« PreviousContinue »
The War Cry, No. 144.-SEPT. 21, 1882.
BY MISS BOOTH, OF PARIS.
WE OFTEN SING
“ We want no cowards in our band,
Who from their colours fly ;” and this is truer to-day than ever it was. Let it be known far and wide that the Salvation Army means war, and those who are not prepared for fighting, suffering, persecution, reproach, slander, a world's hatred, and all the rage of hell, are no good here; no use applying.
If any people ought to be encouraged to fight we ought. Let us stop and think, for we are in danger of overlooking the goodness of our God.
Who can describe the glorious victories that we have realized, The Red Seas crossed, the enemies put to flight? Who can sufficiently praise God for the thousands of souls we have captured from the devil ? A great multitude has already crossed the river and entered the new city whose God is its light. (Our comrade Fry has just left us to help them sing.)
Who can tell of all the light, and peace, and joy that God has honoured us to bring into this dark world—the sins pardoned (what a multitude !), the guilty consciences relieved, the broken hearts healed, the tears wiped away, the prodigals returned, the homes made happy, the mothers' hearts made glad, the mourning turned into joy, and the spirits of heaviness exchanged for garments of praise ?
Oh! methinks it would want ten thousand Eagles and Congress Halls, and then there would not be sufficient room to praise our God for what we have seen in the past. Truly, He who “led the children of Israel by the hand of Moses, with His glorious arm, dividing the water before them, to make Himself an everlasting name," hath led the Salvation Army by the right hand of our beloved General, dividing the waters before us to make Himself an everlasting name, which we will praise for ever and ever, throughout eternity.
And in view of all these great deliverances, miracles, and wonders that our God hath wrought among us: what manner of Soldiers ought we to be? How ought we to fight? How should we stand the fire? Is there anything in earth or hell that should be able to put Salvation Soldiers to flight?
I seem to hear a roar of voices reaching me across the Channel. “No, nothing! we will never run away."
But the great question that should occupy each one is, “How to fight so as to always ensure victory?"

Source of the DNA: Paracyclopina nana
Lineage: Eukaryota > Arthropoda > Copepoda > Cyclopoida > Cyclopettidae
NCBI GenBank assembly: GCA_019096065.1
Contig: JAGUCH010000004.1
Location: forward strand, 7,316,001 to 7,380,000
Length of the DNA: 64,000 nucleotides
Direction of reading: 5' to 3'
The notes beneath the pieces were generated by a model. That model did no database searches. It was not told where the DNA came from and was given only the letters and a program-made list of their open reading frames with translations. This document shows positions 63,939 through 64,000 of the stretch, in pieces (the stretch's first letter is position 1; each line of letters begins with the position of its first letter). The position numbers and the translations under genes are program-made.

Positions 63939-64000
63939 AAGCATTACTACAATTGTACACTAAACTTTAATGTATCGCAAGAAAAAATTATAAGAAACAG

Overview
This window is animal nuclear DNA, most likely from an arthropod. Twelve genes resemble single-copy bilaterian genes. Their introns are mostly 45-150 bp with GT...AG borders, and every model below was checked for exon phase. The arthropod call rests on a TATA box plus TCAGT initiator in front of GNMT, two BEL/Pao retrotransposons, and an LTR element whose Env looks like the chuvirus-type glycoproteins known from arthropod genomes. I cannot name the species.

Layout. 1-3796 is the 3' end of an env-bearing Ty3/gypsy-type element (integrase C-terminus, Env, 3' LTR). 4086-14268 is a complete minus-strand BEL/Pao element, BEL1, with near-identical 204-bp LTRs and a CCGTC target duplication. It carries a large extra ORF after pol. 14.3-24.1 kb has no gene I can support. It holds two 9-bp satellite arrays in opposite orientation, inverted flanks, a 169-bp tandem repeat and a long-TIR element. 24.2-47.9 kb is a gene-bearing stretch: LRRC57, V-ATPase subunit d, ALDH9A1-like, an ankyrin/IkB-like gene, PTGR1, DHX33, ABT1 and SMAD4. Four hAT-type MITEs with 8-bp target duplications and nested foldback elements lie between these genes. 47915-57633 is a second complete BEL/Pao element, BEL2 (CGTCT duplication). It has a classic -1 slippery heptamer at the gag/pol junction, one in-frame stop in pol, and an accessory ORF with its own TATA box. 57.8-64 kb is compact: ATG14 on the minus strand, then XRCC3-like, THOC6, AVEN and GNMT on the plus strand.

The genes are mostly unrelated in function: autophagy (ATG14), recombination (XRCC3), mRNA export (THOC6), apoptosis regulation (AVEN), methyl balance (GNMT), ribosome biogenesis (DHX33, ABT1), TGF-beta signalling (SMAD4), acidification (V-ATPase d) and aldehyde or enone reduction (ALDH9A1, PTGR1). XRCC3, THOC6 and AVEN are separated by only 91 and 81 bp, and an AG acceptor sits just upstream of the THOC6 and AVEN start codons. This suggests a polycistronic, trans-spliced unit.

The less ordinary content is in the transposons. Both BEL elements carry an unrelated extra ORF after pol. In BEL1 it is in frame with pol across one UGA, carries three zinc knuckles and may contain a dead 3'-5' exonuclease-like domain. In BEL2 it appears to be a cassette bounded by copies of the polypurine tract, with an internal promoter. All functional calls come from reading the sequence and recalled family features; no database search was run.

1. See to it that you are pure in heart, that you leave no quarter for the enemy.
Remember you go out to denounce sin with a loud voice in all its forms—Sin dragging multitudes of deathless souls down to destruction-mind, then, that you are delivered, fully delivered from it yourself. (Here is the secret weakness of thousands, sin in the camp.) Mind, if you would be strong in battle you must be pure in heart.—Purity and power go together.
2. You must be saved from all secondary motives, from all wretched self-seeking, in all its wretched forms, from your miserable self altogether-Lost, dead to all but the interests of the war. Ready to do, to be, to dare anything to advance it; if your blood can serve, what higher honour could you have than to be counted worthy to shed it for such a cause. This must be your one and only end-your breath, your life.
3. Be prepared to meet the enemy. A man who goes unarmed to battle deserves to get wounded, and yet this is how thousands go into the Lord's battles. Is it any wonder that they get hurt? The instructions in the Book are plain enough on the subject. Then “ Quit yourselves like men; be strong.” “ Put on the whole armour of God.”
Be ready to face the foe, and then when the shots of the devil come flying in all directions, you will not be taken by surprise. Darkness, persecution, reproach, and sorrow will come—must come—just in proportion as you follow your Lord, and are faithful to your colours. Do you choose an easier path than your Saviour trod? Nay, there is only
one road to save the world, and that is the road by Calvary. Then expect the treatment of your Lord, and be ready armed like a true warrior to meet it. Then, when the enemy shall come in like a flood ; when the thunders roar, and everything looks black, you will be able to stand your ground, and be more than a match for the devil. This is war! It is not likely the devil is going to let us go at this express rate without doing his very utmost to hinder. Oh! how he hates us? So you who are in the thickest of the fight; you, who are pressed sore on every hand, look up! be of good courage; hold on. Remember, it is wonderfully true that
“Jesus is a rock in a weary land,
A shelter in the time of storm." Sing it again! and let your weakness lean on His might. He knows your every struggle, and is ever near to strengthen, to comfort even as a mother comforteth. Go on fighting! there's a glorious victory ahead for you.
Forward ! my comrades, faster than ever before! there never was a time when there was such a call for Soldiers who know how to fight-not a day, a month, a year, but right to the end with a desperate earnestness, and a courage that cannot be daunted. Let the devil do his worst, we know he is a conquered foe. To arms! ye brave, to take the world!
Paris, September, uith, 1882.
The War Cry, No. 85. — AUG. 4, 1881.
By Rev. DANIEL STEELE, D.D.
It is my purpose to clearly set forth several insuperable objections to that definition of entire sanctification which makes it consist in the power of the Holy Spirit repressing inbred sin, choking down the old man instead of crucifying him till he is stone dead.
1. Our first objection is, that it does not harmonize with the consciousness of entirely sanctified persons. These testify with Arvid Gradin to “the highest tranquility, serenity, and peace of mind, with a deliverance from every fleshly desire, and a cessation of all, even inward, sin.”
We admit that if we are entirely passive in sanctification, we might not be conscious of this repressive force, holding in check our sinful proclivities. But it is a principle of the great scheme